Every so often, I'll go out with a few others to share the Christian faith with people we don't know. We do this, and more Christians should be encouraged to do this often because "eighty-five million Americans" are "unchurched and unbelieving," according to Tim Chester and Steve Timmis in Everyday Church. And that same eighty-five million has "no intention on attending a church service," so unless we go out to them they are not coming to us.
Last month I went with a friend of mine to the Oceanside Pier to evangelize and witness with a larger group of other Christians. Find a public spot and go there to share your faith actively, purposefully, and lovingly with others. That's the idea.
But I've probably had the most fun going back to my old stomping grounds: the college campus. I love talking to college students about faith, religion, and philosophy because they are so willing to have a real conversation.
And if people aren't open to conversations that might stretch or challenge them, I can always say, "Do you consider yourself to be an open-minded person?" and that usually hooks them into a meaningful dialogue.
One of the best, most recent conversations I had was earlier this year with several college students on a nearby campus. I would walk up to a person or small group of students and say something like:
Hello there, I'm a pastor in San Diego and I'm doing a informal survey on college campuses to learn what students think about faith, religion, and church. Do you have a quick minute to talk?
(Most students were willing to entertain me.)
So with one college student named Nicole, I asked the question:
"Can I ask you why you left the church?"
Me: "What do you mean by rules?"
Nicole: "Like I can get that on my own and I don't need church to tell me what to do."
Me: "Wow, you're absolutely right. You don't need to go to church for that."
Nicole: *She had a curious look on her face
Now we ran out of time because of cross-conversations and other people in the mix, but if I had another minute with her I would have this to say to anyone who, like Nicole, has left the church because of all the rules:
You were right to leave church for that.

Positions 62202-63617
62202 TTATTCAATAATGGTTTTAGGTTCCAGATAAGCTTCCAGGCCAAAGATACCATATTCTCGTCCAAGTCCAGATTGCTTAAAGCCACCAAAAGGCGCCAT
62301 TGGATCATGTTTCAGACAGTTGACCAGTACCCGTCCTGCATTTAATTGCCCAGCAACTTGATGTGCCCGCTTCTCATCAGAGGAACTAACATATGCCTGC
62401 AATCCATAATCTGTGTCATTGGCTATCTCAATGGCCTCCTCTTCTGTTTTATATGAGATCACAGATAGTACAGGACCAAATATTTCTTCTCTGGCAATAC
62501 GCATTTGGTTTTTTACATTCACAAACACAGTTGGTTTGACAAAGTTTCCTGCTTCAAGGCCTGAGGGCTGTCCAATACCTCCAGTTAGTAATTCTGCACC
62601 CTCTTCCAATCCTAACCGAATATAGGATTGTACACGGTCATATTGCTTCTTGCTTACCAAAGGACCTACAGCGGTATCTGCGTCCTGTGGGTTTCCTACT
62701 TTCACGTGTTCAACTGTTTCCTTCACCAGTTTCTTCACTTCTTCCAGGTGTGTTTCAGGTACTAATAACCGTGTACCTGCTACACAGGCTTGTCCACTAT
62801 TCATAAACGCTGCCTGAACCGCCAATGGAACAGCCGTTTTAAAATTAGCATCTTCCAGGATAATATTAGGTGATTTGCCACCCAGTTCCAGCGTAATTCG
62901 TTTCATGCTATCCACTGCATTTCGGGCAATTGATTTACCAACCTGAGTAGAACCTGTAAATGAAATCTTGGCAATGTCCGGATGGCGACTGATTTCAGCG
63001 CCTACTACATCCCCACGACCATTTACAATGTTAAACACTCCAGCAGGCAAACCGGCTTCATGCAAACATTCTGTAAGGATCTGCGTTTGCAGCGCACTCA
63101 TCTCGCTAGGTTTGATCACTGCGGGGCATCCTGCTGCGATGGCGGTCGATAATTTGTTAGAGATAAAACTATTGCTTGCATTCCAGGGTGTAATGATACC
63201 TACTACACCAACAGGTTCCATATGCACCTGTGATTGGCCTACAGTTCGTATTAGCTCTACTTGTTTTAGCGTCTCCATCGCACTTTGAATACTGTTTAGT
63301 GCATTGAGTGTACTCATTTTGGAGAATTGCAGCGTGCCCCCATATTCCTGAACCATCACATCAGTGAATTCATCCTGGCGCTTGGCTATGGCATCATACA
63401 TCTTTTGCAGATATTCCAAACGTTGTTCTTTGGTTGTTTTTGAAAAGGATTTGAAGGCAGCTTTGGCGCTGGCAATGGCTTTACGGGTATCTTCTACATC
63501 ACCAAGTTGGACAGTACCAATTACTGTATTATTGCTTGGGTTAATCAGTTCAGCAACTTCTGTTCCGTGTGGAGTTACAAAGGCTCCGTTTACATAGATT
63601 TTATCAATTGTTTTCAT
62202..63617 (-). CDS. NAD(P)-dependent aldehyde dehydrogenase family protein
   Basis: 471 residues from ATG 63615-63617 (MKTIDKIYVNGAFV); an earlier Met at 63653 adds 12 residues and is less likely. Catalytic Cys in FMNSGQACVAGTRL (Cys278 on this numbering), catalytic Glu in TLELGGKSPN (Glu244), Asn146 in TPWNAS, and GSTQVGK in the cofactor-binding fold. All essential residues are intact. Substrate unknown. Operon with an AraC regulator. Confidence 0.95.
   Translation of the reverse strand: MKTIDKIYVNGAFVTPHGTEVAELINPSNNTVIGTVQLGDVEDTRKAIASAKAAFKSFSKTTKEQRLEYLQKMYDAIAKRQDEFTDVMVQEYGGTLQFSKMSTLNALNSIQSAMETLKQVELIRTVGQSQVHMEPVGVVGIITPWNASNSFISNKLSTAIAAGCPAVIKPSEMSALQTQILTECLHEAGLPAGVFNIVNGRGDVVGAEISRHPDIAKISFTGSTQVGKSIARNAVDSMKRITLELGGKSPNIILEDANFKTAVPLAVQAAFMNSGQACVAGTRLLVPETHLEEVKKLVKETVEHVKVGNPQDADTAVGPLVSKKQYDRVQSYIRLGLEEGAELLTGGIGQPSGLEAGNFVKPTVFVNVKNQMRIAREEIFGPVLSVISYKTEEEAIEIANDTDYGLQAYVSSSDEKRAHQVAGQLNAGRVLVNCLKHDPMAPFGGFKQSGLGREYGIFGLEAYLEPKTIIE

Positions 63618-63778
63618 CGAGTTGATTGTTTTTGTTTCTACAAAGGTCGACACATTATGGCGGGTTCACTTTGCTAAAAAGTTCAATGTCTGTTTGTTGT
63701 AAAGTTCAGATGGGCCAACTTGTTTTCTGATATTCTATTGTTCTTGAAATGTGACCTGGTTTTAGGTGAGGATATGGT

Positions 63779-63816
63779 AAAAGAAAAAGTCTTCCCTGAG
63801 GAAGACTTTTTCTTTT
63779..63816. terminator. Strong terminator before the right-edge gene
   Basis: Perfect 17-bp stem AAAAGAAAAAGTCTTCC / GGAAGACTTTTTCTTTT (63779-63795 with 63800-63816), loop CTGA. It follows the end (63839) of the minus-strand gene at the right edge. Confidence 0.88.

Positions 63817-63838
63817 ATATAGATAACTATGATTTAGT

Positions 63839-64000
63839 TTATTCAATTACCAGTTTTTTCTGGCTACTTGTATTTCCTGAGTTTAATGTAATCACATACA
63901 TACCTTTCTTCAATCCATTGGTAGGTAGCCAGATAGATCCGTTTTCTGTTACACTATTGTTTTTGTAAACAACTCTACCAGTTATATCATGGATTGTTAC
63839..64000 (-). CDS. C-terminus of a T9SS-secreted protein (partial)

The church is the one and only place on this earth where you should be hearing something completely different from that.
Everywhere we go, everywhere we move, every word people give us is a list of rules. Do this, don't do that. Eat this, not that. Pick up the kids. Go to the grocery store. Take out the trash. Earn a paycheck. Do the dishes. Do the laundry. Be successful.
And the list goes on.
Not to mention all the moral rules we tell ourselves, and others tell us.
It's exhausting, and we truly don't need church for more rules. But what we do need church for is to hear that announcement that no other business, no other person, and no other to-do-list can give us:
It is finished. He has done it. Let your weary heart rejoice.
The church is the only place on this earth where we are supposed to hear the full, whole, and unruly gospel message. That good news about what God has done in his Christ for me and for you. That Jesus has followed and kept every single rule that God has required of us perfectly, and through faith in him, God counts his perfect record as if you had been a rule-keeper too.
But sadly, many are like Nicole and they have left the church because they have enough people telling them about what to do and have never heard anyone tell them "It has been done." They have left church because the church was too busy giving them more rules to follow instead of preaching to them the gospel of grace. The worst thing the church can do is fail to give people like Nicole the most important news entrusted to her, and the only news that can ultimately keep people from leaving church again and again.